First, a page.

When Howard Schatz sent out digital downloads of Kink, his new book of portraits taken at San Francisco’s legendary Folsom Street Fair, the reaction from friends was near-unanimous. “All but two wrote back to say how wonderful they found the photos and stories,” Schatz recalls. The two odd men out were both physicians. “They said, ‘Why would you want to have anything to do with these disgusting, sick people?’ ” the photographer says. “That’s just who they are—narrow-minded, uninformed, and maybe threatened.”
There will always be those who cling to prejudice, of course, but the pleasure of a book like Kink is how completely it disarms knee-jerk bigotries by approaching its subjects with curiosity and candor. “The Folsom Street Fair has to do with acceptance and being nonjudgmental,” says Schatz. “Humanity has so many possibilities.” While bondage and sadomasochism can be eye-opening for the uninitiated, or the disinterested, the sense of joy and playfulness in Schatz’s images reduces the space between spectators and performers.
The photographer, who has worked for The New York Times Magazine, Vanity Fair, and The New Yorker, stumbled upon the fair in the early 1990s while visiting his photo lab on 8th Street and Folsom Street in San Francisco. “There were probably half a million people, half of whom were gawkers, and half of whom were exhibitionists, and the two groups needed each other,” he says. “It was a happy, warm, rich, loving experience for everybody there.” The following year Schatz returned to the fair with a pop-up studio, hiring students to look for subjects. “Over the course of 25 years I missed only four or five fairs,” he says. “I must have photographed 200 to 300 people during the day.” Each subject received a free portrait, and another if they sent back a questionnaire. Many of the responses are peppered throughout the book.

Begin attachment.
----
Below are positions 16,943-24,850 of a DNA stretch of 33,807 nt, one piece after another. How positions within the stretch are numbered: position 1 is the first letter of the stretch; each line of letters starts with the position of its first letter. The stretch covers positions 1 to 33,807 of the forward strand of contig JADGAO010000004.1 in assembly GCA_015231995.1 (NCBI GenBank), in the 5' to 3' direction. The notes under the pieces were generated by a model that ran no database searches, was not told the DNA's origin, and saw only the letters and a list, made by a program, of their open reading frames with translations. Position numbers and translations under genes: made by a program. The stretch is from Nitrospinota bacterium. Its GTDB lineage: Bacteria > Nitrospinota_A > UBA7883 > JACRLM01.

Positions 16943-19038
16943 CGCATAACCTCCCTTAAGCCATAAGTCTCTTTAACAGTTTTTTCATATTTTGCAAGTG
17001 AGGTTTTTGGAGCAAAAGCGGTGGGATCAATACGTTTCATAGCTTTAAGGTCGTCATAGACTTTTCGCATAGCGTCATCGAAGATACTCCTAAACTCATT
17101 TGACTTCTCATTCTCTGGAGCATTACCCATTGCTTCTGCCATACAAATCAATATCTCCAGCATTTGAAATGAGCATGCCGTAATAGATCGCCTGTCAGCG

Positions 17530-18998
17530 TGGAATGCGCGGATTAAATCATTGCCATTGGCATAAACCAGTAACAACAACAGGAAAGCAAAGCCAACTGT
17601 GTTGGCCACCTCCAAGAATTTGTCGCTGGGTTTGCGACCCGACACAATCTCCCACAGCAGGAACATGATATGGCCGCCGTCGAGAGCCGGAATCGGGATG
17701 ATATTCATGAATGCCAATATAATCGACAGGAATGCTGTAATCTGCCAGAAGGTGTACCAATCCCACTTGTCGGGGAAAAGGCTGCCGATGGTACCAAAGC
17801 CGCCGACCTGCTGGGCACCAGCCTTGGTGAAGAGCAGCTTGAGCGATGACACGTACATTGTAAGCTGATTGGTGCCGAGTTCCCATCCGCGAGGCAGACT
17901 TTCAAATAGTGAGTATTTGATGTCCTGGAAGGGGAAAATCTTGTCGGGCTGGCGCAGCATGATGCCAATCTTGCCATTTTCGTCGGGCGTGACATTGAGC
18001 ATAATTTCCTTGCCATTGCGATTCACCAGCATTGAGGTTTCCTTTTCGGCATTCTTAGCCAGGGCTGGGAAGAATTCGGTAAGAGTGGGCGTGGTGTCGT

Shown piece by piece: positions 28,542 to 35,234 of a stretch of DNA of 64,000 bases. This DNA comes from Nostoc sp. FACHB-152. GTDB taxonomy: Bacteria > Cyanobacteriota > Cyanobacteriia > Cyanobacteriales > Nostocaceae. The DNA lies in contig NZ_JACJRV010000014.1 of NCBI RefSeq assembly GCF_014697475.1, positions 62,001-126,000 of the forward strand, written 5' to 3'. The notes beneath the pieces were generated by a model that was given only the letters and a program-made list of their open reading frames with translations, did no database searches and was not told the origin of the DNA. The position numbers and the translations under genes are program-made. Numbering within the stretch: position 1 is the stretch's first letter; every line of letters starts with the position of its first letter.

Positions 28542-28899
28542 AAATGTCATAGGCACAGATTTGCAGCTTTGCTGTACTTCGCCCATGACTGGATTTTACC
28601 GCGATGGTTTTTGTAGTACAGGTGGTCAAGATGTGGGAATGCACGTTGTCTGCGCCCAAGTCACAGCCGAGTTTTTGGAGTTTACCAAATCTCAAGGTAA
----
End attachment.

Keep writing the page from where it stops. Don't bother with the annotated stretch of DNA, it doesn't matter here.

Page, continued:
A group shot of Amber Shaedow and her “puppies,” Puppy Stryker and Trigger, is accompanied by candid insights in which Trigger contrasts his “normal” free time, in which he watches horror movies and goes shooting with his dad, with his “kinky” free time, in which he and Puppy Stryker “play as pups with rubber squeaky toys, dog collars, dog treats, and belly rubs from our owner Shaedow.” For Stryker, who describes himself as pansexual, puppy play has expanded the world. “My puppy side really interconnects with me as a human because there are times when in everyday life a bark escapes my mouth without me even knowing,” he writes. “Hell, I even have squeaky toys in my car if I ever get bored.”
Photography: Howard Schatz.